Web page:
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Re: deterministic naming of blank nodes

From: David Booth <david@dbooth.org>
Date: Wed, 01 Oct 2014 17:09:46 -0400
Message-ID: <542C6D9A.9020505@dbooth.org>
To: Alan Ruttenberg <alanruttenberg@gmail.com>
CC: Tim Berners-Lee <timbl@w3.org>, Sandro Hawke <sandro@w3.org>, SW-forum Web <semantic-web@w3.org>, Pat Hayes <phayes@ihmc.us>
Hi Alan,

Yes, in the general case of *unrestricted* blank node use, deterministic 
naming of blank nodes would be as difficult as the graph isomorphism 
problem.  That is exactly the motivation behind "Well Behaved RDF"[1]: 
to modestly restrict the use of blank nodes to avoid that complexity 
problem, while retaining the most important and common uses of blank 
nodes.  Doing so would change the complexity from a graph isomorphism 
problem to a tree problem, enabling deterministic naming of blank nodes 
to be practical.


1. Well Behaved RDF:

On 10/01/2014 11:03 AM, Alan Ruttenberg wrote:
> Wouldn't deterministic naming of blank nodes mean there was an effective
> solution to the graph isomorphism problem, which is known to at least be
> outside P?
> http://mathworld.wolfram.com/GraphIsomorphism.html
> -Alan
> On Fri, Sep 26, 2014 at 6:48 PM, David Booth <david@dbooth.org
> <mailto:david@dbooth.org>> wrote:
>     On 09/26/2014 06:20 PM, Tim Berners-Lee wrote:
>         On 2014-09 -24, at 00:37, Sandro Hawke <sandro@w3.org
>         <mailto:sandro@w3.org>
>         <mailto:sandro@w3.org <mailto:sandro@w3.org>>> wrote:
>             On 09/23/2014 05:34 PM, David Booth wrote:
>                 BTW, I want to draw attention to the fact that the need
>                 for defining
>                 an RDF-specific PATCH operation is *entirely* a
>                 consequence of RDF's
>                 allowance of unrestricted blank nodes.  I do not think
>                 that blank
>                 nodes should be eliminated from RDF, but I am convinced
>                 that RDF's
>                 current treatment of blank nodes is a significant design
>                 flaw that
>                 has *many* downstream effects that are ultimately
>                 detrimental to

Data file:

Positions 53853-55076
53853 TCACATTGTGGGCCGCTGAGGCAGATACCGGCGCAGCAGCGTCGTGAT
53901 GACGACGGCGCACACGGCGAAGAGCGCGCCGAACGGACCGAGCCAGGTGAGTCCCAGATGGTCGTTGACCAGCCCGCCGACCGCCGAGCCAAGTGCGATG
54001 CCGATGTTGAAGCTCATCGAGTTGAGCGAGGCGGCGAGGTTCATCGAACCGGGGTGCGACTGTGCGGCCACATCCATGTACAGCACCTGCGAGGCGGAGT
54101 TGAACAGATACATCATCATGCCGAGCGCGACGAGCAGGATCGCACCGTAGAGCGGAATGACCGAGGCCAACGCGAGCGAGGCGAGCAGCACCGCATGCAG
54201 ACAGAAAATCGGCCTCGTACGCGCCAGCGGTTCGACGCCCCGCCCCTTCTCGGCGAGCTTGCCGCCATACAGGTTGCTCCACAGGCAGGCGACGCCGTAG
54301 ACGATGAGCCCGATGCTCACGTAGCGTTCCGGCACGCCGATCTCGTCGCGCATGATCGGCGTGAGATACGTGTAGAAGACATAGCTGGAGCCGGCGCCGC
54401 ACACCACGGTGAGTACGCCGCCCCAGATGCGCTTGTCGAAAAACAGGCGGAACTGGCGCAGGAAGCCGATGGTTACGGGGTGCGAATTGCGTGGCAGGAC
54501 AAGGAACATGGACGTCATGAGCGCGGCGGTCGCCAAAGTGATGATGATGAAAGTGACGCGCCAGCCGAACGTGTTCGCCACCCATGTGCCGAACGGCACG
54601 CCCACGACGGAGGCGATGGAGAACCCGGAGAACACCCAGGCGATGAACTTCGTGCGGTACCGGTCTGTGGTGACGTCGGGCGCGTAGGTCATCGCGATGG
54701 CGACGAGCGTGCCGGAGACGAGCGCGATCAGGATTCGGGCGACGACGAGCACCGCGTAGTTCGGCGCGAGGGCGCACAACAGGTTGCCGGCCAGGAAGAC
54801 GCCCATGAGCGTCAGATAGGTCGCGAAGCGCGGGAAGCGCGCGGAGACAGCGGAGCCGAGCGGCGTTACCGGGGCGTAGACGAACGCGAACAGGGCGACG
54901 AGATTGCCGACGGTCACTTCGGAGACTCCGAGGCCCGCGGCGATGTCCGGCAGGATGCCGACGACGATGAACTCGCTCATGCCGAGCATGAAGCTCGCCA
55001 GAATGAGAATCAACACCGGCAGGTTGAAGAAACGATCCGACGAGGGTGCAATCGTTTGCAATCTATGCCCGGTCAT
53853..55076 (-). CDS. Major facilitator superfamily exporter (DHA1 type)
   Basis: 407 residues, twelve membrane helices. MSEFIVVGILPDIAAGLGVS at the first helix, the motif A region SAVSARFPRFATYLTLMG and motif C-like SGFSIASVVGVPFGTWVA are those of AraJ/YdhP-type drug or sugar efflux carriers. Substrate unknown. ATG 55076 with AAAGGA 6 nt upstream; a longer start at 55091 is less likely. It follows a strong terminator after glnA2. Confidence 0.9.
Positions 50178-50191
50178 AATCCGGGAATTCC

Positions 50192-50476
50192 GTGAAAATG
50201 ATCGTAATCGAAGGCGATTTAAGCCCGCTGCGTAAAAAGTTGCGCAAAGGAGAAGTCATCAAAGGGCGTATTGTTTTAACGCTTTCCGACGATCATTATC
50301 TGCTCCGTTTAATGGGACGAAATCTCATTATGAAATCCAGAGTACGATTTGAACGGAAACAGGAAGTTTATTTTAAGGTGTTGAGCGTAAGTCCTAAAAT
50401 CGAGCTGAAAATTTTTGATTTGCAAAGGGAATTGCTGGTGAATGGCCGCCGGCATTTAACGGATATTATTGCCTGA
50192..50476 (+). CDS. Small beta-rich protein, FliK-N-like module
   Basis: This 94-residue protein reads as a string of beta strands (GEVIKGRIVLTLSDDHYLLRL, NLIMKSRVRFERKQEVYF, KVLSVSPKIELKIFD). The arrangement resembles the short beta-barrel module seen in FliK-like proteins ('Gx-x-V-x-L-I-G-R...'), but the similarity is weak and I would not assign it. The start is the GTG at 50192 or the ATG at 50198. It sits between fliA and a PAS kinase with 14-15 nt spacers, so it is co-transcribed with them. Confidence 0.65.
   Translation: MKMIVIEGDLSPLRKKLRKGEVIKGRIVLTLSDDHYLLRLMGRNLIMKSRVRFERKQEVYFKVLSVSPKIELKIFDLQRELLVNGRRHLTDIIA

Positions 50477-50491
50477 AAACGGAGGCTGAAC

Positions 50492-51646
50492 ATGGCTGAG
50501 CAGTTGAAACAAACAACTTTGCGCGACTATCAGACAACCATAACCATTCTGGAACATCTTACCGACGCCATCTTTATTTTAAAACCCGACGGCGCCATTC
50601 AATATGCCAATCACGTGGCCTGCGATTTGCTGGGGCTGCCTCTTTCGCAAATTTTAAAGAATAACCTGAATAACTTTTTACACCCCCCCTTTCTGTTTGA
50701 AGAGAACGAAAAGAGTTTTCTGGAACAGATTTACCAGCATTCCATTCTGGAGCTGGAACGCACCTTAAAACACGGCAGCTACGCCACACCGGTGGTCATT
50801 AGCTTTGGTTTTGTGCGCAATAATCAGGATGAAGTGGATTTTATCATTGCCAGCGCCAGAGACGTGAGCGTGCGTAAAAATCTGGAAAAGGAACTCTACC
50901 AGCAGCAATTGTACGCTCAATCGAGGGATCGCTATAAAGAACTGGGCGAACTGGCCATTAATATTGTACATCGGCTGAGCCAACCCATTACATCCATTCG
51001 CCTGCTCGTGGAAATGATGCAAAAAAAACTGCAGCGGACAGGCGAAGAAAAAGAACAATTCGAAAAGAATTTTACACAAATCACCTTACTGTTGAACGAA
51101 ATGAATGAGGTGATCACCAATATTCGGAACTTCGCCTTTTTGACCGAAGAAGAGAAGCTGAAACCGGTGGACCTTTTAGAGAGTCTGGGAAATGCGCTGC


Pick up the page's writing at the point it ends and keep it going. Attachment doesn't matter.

>                 RDF's adoption. The need for RDF PATCH is another example.
>                 Unix/linux diff and patch utilities have been used
>                 successfully for
>                 *decades*, with many other information representations.
>                 Imagine how
>                 simple and easy it would be if we could just generate
>                 canonical
>                 N-Triples and use standard diff and patch against that!
>                 But we can't,
>                 because blank nodes are unstable across RDF
>                 serializations and no
>                 canonical way to generate them has been standardized.
>                 This, in turn
>                 is because generating a canonical form of unrestricted
>                 RDF is a hard
>                 problem (NP-complete), because of blank nodes.  The
>                 problem is *much*
>                 easier if the use of blank nodes is limited to
>                 *implicit* blank nodes
>                 -- those that are generated implicitly by the use of
>                 square brackets
>                 "[]" or parentheses "()" for lists in Turtle -- and
>                 indeed this is
>                 the vast majority of blank node use.  (See "Everything
>                 You Always
>                 Wanted to Know About Blank Nodes", by Hogan, Arenas,
>                 Mallea and
>                 Polleres:
>                 http://www.__websemanticsjournal.org/index.__php/ps/article/viewFile/365/__387
>                 <http://www.websemanticsjournal.org/index.php/ps/article/viewFile/365/387>
>                 )
>                 For this reason the use of "Well Behaved RDF" was
>                 proposed, which
>                 limits the use of blank nodes to implicit blank nodes:
>                 http://dbooth.org/2013/well-__behaved-rdf/Booth-well-__behaved-rdf.pdf
>                 <http://dbooth.org/2013/well-behaved-rdf/Booth-well-behaved-rdf.pdf>
>                 I don't know if Well Behaved RDF is the best solution to
>                 this
>                 problem. Maybe someone will come along with a better
>                 idea.  But I am
>                 convinced that the current treatment of blank nodes in
>                 RDF is a
>                 serious problem that we should fix in order to make RDF
>                 simpler to
>                 use, understand and adopt.
>                 I really don't like having to make excuses for RDF when
>                 it cannot be
>                 used in a similar way as nearly every other information
>                 representation -- such as being able to easily compare
>                 two RDF
>                 documents for "equality" (which in RDF becomes a complex
>                 graph
>                 isomorphism problem) or generate a simple diff and patch
>                 -- all
>                 because of RDF's unrestricted treatment of blank nodes.